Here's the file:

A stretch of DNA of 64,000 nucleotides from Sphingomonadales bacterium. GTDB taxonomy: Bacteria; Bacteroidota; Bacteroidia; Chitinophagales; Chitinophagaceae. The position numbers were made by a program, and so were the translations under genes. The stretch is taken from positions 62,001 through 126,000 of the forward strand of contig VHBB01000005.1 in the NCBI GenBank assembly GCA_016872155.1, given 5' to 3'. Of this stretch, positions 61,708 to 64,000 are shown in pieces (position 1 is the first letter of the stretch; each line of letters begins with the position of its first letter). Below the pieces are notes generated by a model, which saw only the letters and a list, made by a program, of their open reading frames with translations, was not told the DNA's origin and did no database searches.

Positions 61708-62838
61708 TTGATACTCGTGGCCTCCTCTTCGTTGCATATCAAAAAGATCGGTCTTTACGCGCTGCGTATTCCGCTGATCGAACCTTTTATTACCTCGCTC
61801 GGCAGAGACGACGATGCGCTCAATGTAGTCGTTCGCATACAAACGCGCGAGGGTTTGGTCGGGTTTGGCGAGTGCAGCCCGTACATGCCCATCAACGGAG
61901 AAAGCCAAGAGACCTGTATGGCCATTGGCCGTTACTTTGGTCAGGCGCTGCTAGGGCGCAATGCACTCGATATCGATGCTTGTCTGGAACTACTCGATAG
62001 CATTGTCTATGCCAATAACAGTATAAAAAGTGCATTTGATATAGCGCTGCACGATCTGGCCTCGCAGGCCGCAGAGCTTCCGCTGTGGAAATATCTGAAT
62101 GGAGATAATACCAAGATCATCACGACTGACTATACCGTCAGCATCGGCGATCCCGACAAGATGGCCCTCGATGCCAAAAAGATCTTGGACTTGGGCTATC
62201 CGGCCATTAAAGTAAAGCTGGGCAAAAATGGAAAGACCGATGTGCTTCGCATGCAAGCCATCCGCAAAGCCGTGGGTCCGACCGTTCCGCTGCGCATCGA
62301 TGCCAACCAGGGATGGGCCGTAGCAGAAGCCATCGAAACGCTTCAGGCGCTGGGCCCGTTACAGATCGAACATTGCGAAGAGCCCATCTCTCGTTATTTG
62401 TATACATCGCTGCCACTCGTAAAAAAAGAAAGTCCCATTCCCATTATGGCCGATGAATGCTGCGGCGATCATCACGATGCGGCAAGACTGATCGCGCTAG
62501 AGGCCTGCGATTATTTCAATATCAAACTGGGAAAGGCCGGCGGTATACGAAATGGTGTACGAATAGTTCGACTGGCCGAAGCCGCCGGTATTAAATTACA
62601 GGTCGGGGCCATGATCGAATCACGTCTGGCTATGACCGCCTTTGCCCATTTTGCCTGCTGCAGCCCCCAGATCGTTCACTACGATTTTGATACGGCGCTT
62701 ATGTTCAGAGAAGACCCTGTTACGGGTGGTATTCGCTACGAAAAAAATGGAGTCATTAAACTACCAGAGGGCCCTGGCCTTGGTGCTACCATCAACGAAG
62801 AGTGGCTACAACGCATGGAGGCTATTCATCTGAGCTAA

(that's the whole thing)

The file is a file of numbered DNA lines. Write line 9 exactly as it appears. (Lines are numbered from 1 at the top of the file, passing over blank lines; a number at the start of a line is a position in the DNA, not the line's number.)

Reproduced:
62301 TGCCAACCAGGGATGGGCCGTAGCAGAAGCCATCGAAACGCTTCAGGCGCTGGGCCCGTTACAGATCGAACATTGCGAAGAGCCCATCTCTCGTTATTTG